The Third Policeman by Flann O’Brien – A Review

How do I explain the appeal of a novel that is an exercise in the absurd? I could say that it is part Alice in Wonderland, part academic text and part murder mystery but to describe it as the sum of its parts doesn’t do this book justice at all.  To quote another artist specialising in the realm of the weird, this book is about “life the universe and everything”.It is also a Tardis of a book, clocking in at just two hundred pages and belying the depth of mischief and plot that lies within.

What blew me away about the book is that it starts off in such a hum drum manner.  The story begins with nameless narrator describing his parents early death and a man, Divney, who is trusted with the boys estate but is reluctant to relinquish possession when the boy (now our grown protagonist) comes to claim his inheritance – so far, so standard Irish fare.  However, by the end of the first chapter, a local man has been murdered by the pair and our protagonist goes on a hunt to retrieve the ‘box’ containing their spoils.

Like Alice down the rabbit hole, so begins our hero’s journey.  Finding his way to a policeman’s barracks he meets Sargent Pluck and Policeman McCruiskeen and he also hears about the absence of a ‘third’ policeman too.  The men are obsessed with bicycles, seem to know an awful lot about the ‘true’ laws of physics – at one point describing how Atomic energy logically means that if one spends too long on a bicycle – man and bike are likely to merge where it will become hard to know where one ends and the other begins – and seem to know the place where eternity is stashed away.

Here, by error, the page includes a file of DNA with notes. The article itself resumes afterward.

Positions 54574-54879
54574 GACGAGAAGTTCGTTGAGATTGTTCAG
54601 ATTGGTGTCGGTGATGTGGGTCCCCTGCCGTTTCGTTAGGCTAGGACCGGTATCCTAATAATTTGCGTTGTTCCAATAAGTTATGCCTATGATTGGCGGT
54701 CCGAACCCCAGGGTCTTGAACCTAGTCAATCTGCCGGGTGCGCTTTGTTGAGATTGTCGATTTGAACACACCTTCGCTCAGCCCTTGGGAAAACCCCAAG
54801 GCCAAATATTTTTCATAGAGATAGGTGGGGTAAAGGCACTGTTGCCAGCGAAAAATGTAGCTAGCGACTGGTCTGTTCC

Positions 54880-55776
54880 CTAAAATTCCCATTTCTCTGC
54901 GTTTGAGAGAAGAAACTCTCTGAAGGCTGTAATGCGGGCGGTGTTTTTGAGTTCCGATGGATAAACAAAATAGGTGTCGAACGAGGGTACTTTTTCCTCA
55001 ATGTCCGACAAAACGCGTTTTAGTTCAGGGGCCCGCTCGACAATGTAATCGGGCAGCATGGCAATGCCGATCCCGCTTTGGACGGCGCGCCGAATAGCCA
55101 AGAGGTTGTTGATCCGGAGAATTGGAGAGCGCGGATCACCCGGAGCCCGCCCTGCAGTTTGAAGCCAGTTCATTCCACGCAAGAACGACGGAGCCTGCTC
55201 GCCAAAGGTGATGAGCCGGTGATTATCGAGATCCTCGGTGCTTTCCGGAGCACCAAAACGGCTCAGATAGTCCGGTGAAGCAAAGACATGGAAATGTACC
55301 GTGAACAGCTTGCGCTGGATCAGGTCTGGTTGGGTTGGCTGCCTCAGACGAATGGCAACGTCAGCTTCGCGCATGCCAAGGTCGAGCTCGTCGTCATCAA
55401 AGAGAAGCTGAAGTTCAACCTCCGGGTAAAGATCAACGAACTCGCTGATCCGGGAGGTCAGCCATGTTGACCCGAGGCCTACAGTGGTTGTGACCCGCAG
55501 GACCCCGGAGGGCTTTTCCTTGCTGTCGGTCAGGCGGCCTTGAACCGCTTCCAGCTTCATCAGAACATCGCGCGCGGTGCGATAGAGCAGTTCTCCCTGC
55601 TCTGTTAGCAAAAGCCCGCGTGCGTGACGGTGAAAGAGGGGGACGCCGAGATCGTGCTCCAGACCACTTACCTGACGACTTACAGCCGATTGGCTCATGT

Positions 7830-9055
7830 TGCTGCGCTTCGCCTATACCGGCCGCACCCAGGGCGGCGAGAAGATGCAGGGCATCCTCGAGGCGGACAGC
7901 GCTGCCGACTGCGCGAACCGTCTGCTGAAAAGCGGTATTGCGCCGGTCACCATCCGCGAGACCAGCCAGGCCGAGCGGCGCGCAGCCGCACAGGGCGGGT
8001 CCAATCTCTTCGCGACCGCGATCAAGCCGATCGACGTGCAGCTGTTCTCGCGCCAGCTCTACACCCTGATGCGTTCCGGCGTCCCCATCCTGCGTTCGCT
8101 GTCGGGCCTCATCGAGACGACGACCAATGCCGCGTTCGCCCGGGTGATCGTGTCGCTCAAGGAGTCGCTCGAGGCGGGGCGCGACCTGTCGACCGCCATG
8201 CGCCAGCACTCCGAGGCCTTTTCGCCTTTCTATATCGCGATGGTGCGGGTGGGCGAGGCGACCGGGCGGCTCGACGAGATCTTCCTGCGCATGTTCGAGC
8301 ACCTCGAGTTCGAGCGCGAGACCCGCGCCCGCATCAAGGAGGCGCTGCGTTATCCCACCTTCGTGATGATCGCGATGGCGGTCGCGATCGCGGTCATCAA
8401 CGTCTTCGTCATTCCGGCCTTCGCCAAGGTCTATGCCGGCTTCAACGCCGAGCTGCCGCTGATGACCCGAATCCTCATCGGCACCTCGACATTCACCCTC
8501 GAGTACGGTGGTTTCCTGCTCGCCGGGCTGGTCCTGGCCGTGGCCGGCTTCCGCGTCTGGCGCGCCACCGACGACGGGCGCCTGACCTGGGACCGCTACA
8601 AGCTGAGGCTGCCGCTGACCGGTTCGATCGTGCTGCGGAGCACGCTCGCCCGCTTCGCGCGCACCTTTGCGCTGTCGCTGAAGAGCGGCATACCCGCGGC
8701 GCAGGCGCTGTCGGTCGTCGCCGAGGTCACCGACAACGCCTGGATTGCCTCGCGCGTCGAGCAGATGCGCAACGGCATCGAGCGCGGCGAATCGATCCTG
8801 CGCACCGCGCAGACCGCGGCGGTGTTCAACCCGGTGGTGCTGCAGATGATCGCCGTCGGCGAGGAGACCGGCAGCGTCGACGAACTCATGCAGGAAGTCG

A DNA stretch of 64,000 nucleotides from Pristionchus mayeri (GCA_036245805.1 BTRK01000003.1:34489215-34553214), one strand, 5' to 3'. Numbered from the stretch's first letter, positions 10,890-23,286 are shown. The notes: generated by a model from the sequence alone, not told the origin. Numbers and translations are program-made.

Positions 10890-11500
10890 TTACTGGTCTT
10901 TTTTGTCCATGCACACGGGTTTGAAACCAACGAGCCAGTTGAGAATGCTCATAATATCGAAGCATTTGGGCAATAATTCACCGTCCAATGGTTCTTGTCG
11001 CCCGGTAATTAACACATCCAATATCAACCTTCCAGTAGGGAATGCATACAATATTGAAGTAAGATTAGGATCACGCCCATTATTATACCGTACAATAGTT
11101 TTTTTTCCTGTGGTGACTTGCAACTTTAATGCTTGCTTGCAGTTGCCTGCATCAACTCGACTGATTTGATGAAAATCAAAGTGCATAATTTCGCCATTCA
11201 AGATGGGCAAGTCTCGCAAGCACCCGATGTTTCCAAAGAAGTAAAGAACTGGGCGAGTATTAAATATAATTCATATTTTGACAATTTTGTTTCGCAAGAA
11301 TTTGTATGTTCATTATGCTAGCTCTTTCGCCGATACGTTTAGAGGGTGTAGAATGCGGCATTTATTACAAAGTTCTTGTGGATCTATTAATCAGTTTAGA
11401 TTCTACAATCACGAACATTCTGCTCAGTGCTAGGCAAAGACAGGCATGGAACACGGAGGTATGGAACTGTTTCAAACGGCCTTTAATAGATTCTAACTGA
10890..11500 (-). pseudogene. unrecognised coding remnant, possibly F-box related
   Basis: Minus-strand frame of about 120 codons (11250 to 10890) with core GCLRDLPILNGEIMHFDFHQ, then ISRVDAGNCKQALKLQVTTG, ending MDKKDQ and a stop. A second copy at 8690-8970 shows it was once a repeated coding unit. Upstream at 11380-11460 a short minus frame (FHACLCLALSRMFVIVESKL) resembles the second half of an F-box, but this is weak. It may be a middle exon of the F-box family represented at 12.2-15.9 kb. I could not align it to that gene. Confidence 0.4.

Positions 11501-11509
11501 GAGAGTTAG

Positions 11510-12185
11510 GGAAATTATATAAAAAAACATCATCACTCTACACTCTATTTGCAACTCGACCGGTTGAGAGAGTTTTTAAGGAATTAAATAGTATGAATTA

The author uses several stylistic techniques, such as the type of extensive footnoting that you might find in the textbooks of so many academic windbags (as something of an academic windbag myself, I found his style very amusing). This approach never lets us forget that we are in the realm of the fantastical and yet, somehow his logic within this world seems perfectly sound.  The protagonist is an expert in the philosophical writings of de Selby and we are diverted from the main plot (if that’s a fair word) at regular intervals to consider the greater meaning of things.

Written in 1940, Flann O’Brien’s publishers rejected the novel on the basis that O’Brien was becoming more and not less absurd, as they would have liked.  Consequently the book languished until 1967. Yet, it is unfair to dismiss this book as pure nonsense for nonsense sake.  The novel’s legacy is written all over more contemporary pieces – Patrick McCabe and Douglas Adams, at least to my mind, are likely bedfellows for his work – and there is family tree of absurdist literature in which the Third Policeman is a particularly sturdy branch.

Those of you who watched the TV show Lost will see directly the influence this novel continues to have today.

So I would suggest that you get on yer bikes and follow Alice down the rabbit hole for an adventure quite like no other.